Skip to main content

Freeing up phone storage with Link2SD

Another more powerful way of freeing up phone storage is with Link2SD. Using this method requires you to have a rooted phone. If you don't, either root your phone or there isn't really much else you can do.

The idea behind Link2SD is simple. Remember Android is basically a modified version of Linux and the application files resides in /data (where '/' , or the root directory, is your phone storage). When more and more files are created in /data, your phone storage is slowly eaten up and very soon you will see the "Phone storage low" warning.

Link2SD lets you move some of the files in /data to the SD storage but retain a pointer or symbolic link in /data. This is a legitimate filesystem sleight-of-hand that retains the directory structure that Android expects, but with the bulk of the data moved to the SD card.

For example, after moving Angry Bird using Link2SD, the affected files are:

/data/app/com.rovio.angrybirds-1.apk -> /data/sdext2/com.rovio.angrybirds-1.apk
 

/data/data/com.rovio.angrybirds/lib/libangrybirds.so -> /data/sdext2/data/com.rovio.angrybirds/lib/libangrybirds.so
 

/data/dalvik-cache/data@app@com.rovio.angrybirds-1.apk@classes.dex -> /data/sdext2/dalvik-cache/data@app@com.rovio.angrybirds-1.apk@classes.dex

As you can see, the symbolic links point to a special partition on the SD card that is mounted as /data/sdext2.

Installing Link2SD is very simple. Before installing, create a second partition on your SD card. You can use a non-destructive partition manipulation tool such as MiniTool Partition Wizard to create the second partition. Depending on your needs, a partition size of 512MB to 1024MB should be sufficient. You can always increase the partition size later if necessary.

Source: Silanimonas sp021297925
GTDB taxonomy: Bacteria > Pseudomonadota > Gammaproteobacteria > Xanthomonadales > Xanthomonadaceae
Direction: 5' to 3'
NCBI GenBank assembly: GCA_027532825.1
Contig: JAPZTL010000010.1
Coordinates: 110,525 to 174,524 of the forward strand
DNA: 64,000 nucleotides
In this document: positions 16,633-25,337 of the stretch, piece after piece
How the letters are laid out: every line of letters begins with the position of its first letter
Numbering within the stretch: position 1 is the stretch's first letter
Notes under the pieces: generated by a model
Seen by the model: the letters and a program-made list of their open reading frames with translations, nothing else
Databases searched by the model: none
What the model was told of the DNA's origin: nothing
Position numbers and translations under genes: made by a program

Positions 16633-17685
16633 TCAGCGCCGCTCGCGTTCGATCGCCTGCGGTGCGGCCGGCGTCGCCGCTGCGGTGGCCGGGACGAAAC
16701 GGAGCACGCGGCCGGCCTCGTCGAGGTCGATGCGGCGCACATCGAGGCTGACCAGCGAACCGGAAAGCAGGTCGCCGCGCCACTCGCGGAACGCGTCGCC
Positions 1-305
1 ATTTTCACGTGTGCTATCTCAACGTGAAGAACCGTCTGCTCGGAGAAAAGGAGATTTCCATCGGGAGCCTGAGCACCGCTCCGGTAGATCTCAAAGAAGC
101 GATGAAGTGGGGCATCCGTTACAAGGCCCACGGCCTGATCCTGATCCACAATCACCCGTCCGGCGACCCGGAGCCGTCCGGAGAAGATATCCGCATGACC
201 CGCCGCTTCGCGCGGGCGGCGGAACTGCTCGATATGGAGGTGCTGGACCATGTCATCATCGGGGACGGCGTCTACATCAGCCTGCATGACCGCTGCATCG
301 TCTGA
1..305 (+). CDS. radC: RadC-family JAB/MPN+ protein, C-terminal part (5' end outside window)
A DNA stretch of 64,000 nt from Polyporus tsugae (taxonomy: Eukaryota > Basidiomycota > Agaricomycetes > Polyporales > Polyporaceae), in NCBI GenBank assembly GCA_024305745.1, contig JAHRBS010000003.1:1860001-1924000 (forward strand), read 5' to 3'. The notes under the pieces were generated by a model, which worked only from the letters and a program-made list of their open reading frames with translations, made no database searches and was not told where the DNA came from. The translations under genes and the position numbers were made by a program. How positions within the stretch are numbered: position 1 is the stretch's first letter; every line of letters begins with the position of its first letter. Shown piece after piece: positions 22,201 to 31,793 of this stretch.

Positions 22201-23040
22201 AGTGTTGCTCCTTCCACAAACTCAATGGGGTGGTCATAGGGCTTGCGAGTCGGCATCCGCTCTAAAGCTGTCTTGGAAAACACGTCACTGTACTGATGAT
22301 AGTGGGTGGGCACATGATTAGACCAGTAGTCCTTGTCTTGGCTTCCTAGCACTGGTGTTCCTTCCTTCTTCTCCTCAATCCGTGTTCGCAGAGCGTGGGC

Now find Link2SD on the market and install it. After installation, reboot your phone. This will allow Link2SD to mount the partition. Now you are ready to use Link2SD. Launching Link2SD will bring you to a list of all the applications on your phone:


From there, you can choose which apps to link to the SD card. Apps which are already moved using Froyo's native A2SD method cannot be moved. You need to move them back to phone storage before you can run Link2SD on them.

I find a couple of menu functions rather useful. Under "Filter", you can choose to see only those apps that have not been linked ("Not Linked User"). Sorting that list in decreasing order of "Apk+Dex+Lib Size" using the "Sort" function will give you the top candidates for linking to the SD card (i.e. those apps that are using the most phone storage).

I also like to use Link2SD exclusively, so by using Move2SD Enabler to set the default installation location to "Internal", I don't have to deal with Froyo's A2SD mechanism again. You can also enable the "Auto link" function under Link2SD's "Settings", which will automatically link any newly installed app to the SD card. However, I did not enable this because I like to have more control over which apps I link to the SD card. Also remember that you should not link widgets, input methods, live wallpapers etc. to the SD card.

The limitation with Link2SD is that you cannot link system apps to the SD card. However, the author is working on this and this should be possible in a future release. Also, a future version may allow you to disable A2SD directly without using another app.